1. I bought the Commission model which is a slimmer variant of the regular ABC with more of a taper towards the ankle. 

My American friends: who’s quitting Instapaper this week?

Goat Yoga: A palatable end to this week's news

That weird coin produced by the White House for the now-canceled Korean summit? The read-later-service Instapaper, too bound up in shady data practices as to timely comply with the new GDPR rules, shutting down its service in Europe? Wyoming’s maddening decision to open hunting season for Grizzly bears?

After a barrage of garbage news hit my inbox this Friday, I thought the weekend might start on a bad note. Fortunately, I found my comfort in this headline:

Tassi the Goat Gives Birth to Goat Twins During Goat Yoga

If you have been living under a rock, goat yoga is a thing:

It’s hard to be sad and depressed when there’s baby goats jumping on you.

Maybe it’s time I signed up for a class.

Chris Masterjohn on Robb Wolf's podcast

Chris Masterjohn was interviewed by Robb Wolf on The Paleo Solution Podcast, recently.

I am a fan of Chris’s work, especially his in-depth dives into micronutrients and nutritional status.1 However, I am less of a fan of his Vaynerchukian approach to media. He now has several audio and video formats and pushes himself as a brand (or “a platform”) which feels awkward and artificial. It reminds me of the untrustworthy SEO rush of “online entrepreneurs” from a couple of years ago which is still popular among otherwise respectable nutrition and fitness bloggers. I increasingly tend to stay away from that.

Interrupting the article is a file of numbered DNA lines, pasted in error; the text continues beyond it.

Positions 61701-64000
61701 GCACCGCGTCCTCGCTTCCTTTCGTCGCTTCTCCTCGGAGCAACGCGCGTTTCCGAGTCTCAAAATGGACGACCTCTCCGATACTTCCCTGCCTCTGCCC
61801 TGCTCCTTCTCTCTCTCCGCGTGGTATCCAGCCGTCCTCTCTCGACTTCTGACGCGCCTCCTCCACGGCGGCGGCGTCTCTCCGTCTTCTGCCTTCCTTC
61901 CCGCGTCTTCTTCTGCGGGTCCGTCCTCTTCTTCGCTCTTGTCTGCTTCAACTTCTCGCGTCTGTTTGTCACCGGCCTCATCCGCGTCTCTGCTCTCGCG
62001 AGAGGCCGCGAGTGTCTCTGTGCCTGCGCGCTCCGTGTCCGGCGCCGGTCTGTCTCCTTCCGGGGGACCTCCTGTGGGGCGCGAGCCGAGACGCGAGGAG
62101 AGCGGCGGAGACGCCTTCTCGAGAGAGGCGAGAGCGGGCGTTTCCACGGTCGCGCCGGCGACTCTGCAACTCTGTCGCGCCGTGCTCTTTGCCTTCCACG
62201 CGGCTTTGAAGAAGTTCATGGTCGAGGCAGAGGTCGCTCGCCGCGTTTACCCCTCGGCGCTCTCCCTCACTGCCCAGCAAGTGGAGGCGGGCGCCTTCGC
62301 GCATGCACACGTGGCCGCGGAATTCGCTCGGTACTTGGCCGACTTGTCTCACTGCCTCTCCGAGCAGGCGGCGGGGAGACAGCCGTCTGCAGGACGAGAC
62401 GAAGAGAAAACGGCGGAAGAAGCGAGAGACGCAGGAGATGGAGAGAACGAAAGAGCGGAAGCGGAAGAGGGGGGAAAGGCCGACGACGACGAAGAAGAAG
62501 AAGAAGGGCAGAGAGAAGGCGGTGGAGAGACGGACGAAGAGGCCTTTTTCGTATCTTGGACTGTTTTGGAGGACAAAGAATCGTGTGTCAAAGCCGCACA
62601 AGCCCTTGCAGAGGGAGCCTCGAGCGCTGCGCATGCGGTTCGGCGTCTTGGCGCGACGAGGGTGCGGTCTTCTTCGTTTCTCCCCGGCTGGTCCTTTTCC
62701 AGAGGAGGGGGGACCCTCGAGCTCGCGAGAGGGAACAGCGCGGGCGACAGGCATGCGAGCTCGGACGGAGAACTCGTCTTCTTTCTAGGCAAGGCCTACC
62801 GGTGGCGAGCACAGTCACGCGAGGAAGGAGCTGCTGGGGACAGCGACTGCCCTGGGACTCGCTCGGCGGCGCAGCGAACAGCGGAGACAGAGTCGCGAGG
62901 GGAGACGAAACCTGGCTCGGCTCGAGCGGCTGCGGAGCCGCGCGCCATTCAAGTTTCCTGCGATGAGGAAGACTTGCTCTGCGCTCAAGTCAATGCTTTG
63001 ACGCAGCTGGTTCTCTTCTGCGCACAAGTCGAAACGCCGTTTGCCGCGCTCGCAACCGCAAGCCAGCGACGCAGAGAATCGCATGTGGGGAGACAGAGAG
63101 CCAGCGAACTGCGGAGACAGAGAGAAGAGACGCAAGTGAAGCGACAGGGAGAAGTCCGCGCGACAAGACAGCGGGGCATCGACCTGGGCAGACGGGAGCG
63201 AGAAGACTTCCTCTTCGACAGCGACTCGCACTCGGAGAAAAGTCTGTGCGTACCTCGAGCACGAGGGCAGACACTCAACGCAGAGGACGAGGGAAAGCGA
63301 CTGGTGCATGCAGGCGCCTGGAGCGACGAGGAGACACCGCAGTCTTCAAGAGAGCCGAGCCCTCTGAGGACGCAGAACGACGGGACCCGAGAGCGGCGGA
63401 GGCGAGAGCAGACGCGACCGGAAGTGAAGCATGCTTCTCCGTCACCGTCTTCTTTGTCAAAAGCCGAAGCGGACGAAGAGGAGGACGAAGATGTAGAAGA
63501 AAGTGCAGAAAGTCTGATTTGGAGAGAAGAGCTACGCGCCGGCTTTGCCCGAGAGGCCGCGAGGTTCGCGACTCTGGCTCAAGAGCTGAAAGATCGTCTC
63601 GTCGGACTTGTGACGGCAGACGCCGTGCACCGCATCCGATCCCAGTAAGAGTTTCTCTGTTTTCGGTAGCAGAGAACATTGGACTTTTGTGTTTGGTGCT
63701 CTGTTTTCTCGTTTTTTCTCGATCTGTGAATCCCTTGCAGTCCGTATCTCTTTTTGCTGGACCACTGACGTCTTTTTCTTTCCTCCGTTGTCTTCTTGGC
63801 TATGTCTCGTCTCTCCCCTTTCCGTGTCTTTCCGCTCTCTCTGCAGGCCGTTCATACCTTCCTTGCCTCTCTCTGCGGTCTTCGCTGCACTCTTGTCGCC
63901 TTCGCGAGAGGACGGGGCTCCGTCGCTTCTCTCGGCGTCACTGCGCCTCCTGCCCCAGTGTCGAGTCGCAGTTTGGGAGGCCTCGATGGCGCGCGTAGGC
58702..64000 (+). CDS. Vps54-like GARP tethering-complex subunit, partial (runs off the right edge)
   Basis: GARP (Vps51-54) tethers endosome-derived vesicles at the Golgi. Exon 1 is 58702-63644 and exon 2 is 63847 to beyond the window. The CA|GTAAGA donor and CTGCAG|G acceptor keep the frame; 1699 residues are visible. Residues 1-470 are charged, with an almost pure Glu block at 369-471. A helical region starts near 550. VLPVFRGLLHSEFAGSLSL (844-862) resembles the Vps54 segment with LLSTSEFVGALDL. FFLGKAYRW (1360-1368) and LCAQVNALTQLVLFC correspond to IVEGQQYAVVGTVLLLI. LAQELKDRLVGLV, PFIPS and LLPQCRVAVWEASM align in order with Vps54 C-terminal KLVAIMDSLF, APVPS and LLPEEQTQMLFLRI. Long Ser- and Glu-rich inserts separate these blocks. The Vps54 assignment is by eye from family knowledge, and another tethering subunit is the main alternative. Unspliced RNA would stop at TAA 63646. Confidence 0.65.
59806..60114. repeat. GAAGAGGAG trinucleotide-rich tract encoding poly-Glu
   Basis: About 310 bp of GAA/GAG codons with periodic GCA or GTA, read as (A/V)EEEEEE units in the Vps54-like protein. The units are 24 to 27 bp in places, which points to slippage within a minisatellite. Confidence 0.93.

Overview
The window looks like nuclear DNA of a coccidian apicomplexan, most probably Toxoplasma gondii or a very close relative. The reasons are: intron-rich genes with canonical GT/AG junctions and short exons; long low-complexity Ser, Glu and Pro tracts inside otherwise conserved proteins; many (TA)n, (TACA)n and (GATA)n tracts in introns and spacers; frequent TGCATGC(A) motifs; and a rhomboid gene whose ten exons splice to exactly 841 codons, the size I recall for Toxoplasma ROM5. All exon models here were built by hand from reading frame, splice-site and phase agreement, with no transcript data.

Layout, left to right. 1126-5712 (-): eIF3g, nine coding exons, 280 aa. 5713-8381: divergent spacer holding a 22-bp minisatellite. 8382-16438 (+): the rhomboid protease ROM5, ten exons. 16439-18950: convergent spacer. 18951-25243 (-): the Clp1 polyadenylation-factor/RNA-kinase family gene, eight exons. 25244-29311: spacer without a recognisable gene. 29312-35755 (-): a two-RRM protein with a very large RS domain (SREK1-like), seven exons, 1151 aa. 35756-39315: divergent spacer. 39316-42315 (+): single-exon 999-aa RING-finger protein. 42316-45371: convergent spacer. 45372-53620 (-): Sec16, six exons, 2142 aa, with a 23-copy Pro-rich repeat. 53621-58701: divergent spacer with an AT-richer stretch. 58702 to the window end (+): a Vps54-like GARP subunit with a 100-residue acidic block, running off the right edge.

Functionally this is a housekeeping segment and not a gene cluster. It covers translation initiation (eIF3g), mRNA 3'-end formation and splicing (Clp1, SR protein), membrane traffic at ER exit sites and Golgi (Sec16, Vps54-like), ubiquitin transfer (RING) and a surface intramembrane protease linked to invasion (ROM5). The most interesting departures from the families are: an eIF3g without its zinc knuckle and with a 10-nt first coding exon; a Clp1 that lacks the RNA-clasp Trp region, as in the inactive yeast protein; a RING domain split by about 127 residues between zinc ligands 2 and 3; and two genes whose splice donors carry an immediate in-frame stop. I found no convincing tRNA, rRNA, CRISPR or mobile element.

IMO, more writing, less vlogging, Chris.

  1. His “cheat sheet” on nutrition has over seventy pages. 

Bracing for another wave of Tesla criticism

There is no shortage of criticism of Tesla Motors coming from traditional car makers. The commentary usually goes something like this: The company isn’t viable, it’s cars are of questionable quality and not as green as you may think and you should place your trust elsewhere.

One can somewhat understand the grudge traditional car makers hold against Tesla, as they have been stirred up by Tesla’s popularity and pushed into altering their business models, including billion-dollar investments in the development of electric vehicles - a risky bet and something they probably wouldn’t have done on their own merits.1

I expect the recent discussion about Tesla’s Model 3 to go down a similar route: The company isn’t able to sell the Model 3 at the catchy entry-level price of 35,000k. Those who preordered a Model 3 under that premise will have to wait significantly longer while those that will afford an upgrade (which can amount to more than 85,000k) will be served first.

While traditional carmakers struggle with overcapacity - basically, producing cars in excess - Tesla struggles to live up to demand. The actual fulfillments of Tesla are minuscule when compared to the turnovers of traditional car makers but, apparently, the bulk of the demand goes toward Tesla’s higher-end cars.

Tesla is without doubt under immense market pressures but customer demand for higher priced options - especially if these options significantly bump up the margins - sounds like a good problem to have. It reminds me of the situation of the iPhone where the iPhone X is the most sought-after iPhone of all.

  1. I doubt German car makers would have given electric cars reasonable thought if it weren’t for a) Tesla and b) China’s push towards electric mobility. They would have been happy selling dirty Diesels and Ottos for a long time.